President’s Budget Threatens Cities’ Ability to Act on Environmental & Infrastructure Issues

Cuts in the administration’s budget proposal threaten funds that cities rely on to invest in water management, clean energy and revitalization efforts across the country. Here’s how these cuts could impact your city.

Proposed cuts to regional water restoration programs would cost local governments $427 million in funds to help clean up waterways and natural environments like the Chesapeake Bay. (Getty Images)

This April recess, NLC is encouraging city leaders to engage with their members of Congress while they are at home in their districts for two weeks. Don’t let Congress leave America’s cities behind — join us this week and next as we #FightTheCuts proposed in the administration’s budget.

This post was co-authored by Mayor James Diossa, Peter Friedrichs and Will Downie. It is part of a series on the 2018 federal budget.

Proposed cuts to the U.S. Environmental Protection Agency (EPA), the U.S. Department of Energy (DOE), and the U.S. Department of the Interior (DOI) threaten the funds that cities of all sizes rely on to invest in water management, clean energy and revitalization efforts across the country, with many of the programs directly benefiting the most vulnerable members of society. Here’s how these cuts could impact your city.

Water

While President Donald Trump’s proposal increases funding for the Clean Water and Drinking Water State Revolving Loan Fund programs and calls for level funding for WIFIA — a loan and loan guarantee program for large water infrastructure projects — it eliminates the Rural Utilities Services’ Water and Waste Water Loan and Grant Program under the U.S. Department of Agriculture. This program provides critical funds for rural communities across the country to maintain water infrastructure and address their unique water needs. Together, these water infrastructure programs helped small cities like Garber, Oklahoma, (population 842) protect their community’s drinking water by replacing aged water pipes and large cities like Boston (population 645,966) complete a landfill closure and reduce rainwater infiltration.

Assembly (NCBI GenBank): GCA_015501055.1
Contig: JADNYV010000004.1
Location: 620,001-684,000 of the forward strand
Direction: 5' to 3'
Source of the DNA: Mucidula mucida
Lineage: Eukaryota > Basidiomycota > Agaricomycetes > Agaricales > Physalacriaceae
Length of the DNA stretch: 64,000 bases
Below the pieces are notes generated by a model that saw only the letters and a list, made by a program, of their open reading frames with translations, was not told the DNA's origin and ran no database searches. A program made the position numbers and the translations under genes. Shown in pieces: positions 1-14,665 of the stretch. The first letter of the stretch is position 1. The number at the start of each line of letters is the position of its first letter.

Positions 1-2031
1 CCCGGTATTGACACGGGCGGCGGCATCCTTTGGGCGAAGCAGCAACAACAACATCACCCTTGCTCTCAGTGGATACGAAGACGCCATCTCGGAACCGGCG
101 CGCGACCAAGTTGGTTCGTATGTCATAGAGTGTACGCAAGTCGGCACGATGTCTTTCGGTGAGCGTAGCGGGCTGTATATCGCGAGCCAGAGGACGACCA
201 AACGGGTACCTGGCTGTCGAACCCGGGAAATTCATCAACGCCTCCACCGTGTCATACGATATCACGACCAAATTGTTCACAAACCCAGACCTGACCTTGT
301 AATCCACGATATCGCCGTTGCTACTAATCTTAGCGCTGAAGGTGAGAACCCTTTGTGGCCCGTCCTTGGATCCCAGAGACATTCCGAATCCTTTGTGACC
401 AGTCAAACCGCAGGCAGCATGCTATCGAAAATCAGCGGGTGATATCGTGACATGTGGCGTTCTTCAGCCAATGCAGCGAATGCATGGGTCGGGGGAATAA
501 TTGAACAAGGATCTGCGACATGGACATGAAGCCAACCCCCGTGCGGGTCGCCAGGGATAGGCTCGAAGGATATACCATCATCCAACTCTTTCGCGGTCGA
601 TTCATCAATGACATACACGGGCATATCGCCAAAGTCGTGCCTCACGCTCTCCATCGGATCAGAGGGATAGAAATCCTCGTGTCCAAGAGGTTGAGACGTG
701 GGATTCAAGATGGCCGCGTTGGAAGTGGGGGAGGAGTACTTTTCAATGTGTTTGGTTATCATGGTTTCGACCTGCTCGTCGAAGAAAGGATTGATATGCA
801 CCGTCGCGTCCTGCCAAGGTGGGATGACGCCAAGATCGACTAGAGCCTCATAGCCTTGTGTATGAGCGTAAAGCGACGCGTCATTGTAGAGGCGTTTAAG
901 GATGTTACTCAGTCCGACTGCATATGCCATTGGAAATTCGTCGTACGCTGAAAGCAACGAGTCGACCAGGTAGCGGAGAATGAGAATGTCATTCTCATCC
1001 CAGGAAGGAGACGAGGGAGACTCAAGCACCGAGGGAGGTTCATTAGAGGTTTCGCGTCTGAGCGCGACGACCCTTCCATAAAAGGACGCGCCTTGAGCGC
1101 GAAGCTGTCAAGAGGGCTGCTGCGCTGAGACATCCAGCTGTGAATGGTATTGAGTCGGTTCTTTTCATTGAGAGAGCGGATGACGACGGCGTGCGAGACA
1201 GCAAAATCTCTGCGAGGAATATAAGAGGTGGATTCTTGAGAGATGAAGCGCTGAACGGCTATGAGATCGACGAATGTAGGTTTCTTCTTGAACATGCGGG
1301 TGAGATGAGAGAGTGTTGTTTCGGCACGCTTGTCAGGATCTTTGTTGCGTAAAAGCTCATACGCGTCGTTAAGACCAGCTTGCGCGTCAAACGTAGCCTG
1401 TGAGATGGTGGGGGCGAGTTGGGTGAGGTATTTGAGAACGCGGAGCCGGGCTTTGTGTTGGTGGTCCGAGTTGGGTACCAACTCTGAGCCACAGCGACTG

Regional water restoration programs like the Great Lakes Restoration Initiative and the Chesapeake Bay Initiative are also slated for elimination — a move that would cost local governments $427 million in funds to help clean up waterways and natural environments. These funds allowed the village of Shorewood, Wisconsin, to reduce contamination at Atwater Beach by investing in improved sewer systems and the city of Port Huron, Michigan, to restore 5,000 square feet of fish habitat and provide recreation areas for residents. Even if funding is slashed, cities will still have to meet the federal requirements for pollution reduction, creating an unfunded mandate.

Land